Since February 2013, everybody in Norway has the possibility to receive electronic prescriptions from doctors and pick up medicines at any pharmacy in the country. There are two online tools you should know about when moving to Norway. My Prescriptions is the first one. It allows you to get an overview of the medicines/items assigned to you if you have received one or more electronic prescriptions. Kjernejournal is the second one. It's a collection of your health records that can be used in case of urgent medical access.

Private health care and other health services

Private health care is common in Norway, even though it accounts for a small part of the total of health care services. Today, there are many private clinics that are not a direct part of the National Insurance Scheme. In addition, health services like dental treatment or visiting an optometrist are private health services normally covered by the patient. There a few special services for children, youth and pregnant women. You'll find information about those in the section about public health centres.

There are several private healthcare facilities in Norway. Common to all of them is that they are not part of the National Insurance Scheme. Therefore you must be prepared to pay a substantial amount or use a private health insurance to cover your expenses if you choose to use their services. When Norwegian use private health services it's usually because they want to avoid long wait times for GPs or specialists, and also to have additional medical back-up in the event of an emergency or conflicting medical opinion.
Dental treatment is a private health service in Norway and is normally covered by the patient, with the exception of certain types of dental disease or injury. Your dentist will assess whether you should seek reimbursement for dental treatment from the Norwegian Health Economics Administration (HELFO). For more information see:
Expenses in connection with treatment by a psychologist (i.e. a specialist in clinical psychology) may be covered in part. This will require a referral from your GP and you will normally have to pay the patient charge. You are entitled to receive coverage for an evaluation of up to three sessions by a psychologist without a referral.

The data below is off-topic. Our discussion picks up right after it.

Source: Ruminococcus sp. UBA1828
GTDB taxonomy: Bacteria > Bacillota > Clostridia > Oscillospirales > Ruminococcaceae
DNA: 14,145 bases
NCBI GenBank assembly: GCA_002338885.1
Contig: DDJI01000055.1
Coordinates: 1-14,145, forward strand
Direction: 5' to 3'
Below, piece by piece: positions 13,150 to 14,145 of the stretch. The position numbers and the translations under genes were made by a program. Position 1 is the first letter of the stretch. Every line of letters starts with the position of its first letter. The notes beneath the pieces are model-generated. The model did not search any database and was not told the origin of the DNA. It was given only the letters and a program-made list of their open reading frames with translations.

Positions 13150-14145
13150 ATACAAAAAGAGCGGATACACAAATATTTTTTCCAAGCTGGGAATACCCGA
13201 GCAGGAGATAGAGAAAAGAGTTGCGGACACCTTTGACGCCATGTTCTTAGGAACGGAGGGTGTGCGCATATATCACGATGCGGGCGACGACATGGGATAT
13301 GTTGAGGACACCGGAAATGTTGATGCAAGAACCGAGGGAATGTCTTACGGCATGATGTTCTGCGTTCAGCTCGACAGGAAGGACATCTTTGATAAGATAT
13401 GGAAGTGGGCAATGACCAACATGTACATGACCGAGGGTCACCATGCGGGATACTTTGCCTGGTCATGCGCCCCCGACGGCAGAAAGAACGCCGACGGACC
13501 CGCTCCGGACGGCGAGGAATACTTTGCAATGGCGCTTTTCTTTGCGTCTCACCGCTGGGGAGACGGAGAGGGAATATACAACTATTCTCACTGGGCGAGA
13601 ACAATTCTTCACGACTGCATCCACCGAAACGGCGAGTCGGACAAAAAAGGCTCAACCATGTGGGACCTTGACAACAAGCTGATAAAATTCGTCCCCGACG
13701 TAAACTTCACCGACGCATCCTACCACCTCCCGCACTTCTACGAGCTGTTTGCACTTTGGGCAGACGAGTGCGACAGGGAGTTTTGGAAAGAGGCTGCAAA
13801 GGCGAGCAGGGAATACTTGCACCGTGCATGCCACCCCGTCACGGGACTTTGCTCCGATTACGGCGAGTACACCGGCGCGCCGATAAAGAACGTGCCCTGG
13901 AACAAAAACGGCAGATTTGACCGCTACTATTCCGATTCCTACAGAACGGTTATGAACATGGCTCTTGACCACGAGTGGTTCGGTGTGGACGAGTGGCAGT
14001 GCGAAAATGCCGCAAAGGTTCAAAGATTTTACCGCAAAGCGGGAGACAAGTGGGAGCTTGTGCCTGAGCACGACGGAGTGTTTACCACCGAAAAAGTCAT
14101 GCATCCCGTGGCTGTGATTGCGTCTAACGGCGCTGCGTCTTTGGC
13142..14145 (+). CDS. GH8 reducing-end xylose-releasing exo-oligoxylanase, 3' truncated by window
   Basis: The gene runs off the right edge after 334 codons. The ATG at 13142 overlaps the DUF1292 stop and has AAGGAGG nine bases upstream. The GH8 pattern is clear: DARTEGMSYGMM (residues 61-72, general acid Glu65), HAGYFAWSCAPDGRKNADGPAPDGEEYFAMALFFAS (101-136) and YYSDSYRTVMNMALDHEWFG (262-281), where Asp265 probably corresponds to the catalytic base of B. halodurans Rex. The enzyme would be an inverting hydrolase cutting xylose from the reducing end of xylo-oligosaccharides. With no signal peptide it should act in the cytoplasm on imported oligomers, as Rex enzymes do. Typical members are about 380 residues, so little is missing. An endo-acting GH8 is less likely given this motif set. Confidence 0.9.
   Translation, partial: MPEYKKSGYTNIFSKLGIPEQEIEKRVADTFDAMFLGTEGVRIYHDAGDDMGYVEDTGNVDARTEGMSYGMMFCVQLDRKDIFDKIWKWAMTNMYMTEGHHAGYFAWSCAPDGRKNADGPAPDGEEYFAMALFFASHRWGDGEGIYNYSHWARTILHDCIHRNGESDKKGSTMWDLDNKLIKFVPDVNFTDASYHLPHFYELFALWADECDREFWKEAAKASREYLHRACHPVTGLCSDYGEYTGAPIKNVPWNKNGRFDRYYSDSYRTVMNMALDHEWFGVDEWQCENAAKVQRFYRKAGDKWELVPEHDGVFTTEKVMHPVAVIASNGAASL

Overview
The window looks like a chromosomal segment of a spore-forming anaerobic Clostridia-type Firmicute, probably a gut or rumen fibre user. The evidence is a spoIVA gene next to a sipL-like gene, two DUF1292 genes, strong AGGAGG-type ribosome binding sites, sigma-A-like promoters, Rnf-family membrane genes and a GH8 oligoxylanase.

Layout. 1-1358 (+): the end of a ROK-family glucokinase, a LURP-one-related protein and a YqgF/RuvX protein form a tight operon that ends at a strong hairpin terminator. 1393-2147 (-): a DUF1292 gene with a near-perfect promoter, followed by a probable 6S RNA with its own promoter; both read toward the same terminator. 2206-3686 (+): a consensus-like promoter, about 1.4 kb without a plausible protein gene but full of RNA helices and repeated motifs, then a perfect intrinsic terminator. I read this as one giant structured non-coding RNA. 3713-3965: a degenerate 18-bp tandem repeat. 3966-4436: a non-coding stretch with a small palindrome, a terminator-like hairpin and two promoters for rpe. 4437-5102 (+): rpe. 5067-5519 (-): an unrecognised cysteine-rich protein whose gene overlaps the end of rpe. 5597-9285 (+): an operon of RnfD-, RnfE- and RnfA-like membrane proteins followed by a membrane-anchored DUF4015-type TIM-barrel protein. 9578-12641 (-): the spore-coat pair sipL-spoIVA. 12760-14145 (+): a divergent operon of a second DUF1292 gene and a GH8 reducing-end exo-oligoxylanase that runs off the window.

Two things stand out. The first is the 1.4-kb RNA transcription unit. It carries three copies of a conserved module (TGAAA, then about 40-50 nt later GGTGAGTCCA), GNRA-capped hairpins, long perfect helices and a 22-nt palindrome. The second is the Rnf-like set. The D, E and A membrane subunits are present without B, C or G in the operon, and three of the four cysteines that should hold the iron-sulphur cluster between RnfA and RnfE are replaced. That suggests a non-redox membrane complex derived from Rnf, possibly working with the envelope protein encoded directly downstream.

Optometrists in Norway are authorised as health care personnel and have the right to refer directly to an ophthalmologist.You will have to pay a fee to use their services since they provide a private health service in Norway.

Children and youths up to the age of 20 and pregnant women receive a number of free health services from public health centres and school medical services. These services include check-ups, vaccinations, health information and guidance. The centres also engage in outreach activities. Contact your municipality for more information. Children in Norway are normally vaccinated at public health centres according to a standard vaccination programme.


Health at work

Working conditions are regulated by legislation and agreements, like the collective pay agreement. You'll find more information on that topic on the Labour inspection Authority's web site: Safety and health. It's possbile to submit a self-certification when you get sick. All about that in the next section.

In general, provided that you have been employed for at least two months, you may submit a self-certification for the first three days you are ill and absent from work without any deduction in your salary. Beginning on the fourth day of absence, a doctor’s certificate is required and you will receive sickness benefits from the Norwegian Labour and Welfare Administration (NAV). If you have been employed for less than two months, a doctor’s certificate is required from the first day of absence. A maximum of four self-certifications for three-day absences (i.e. a total of max. 12 calendar days) is permitted during a 12-month period. A number of research institutions have signed the Agreement on a More Inclusive Working Life (IA Agreement) under which employees are granted up to 24 calendar days of self-certified absence during a 12-month period. For more information see: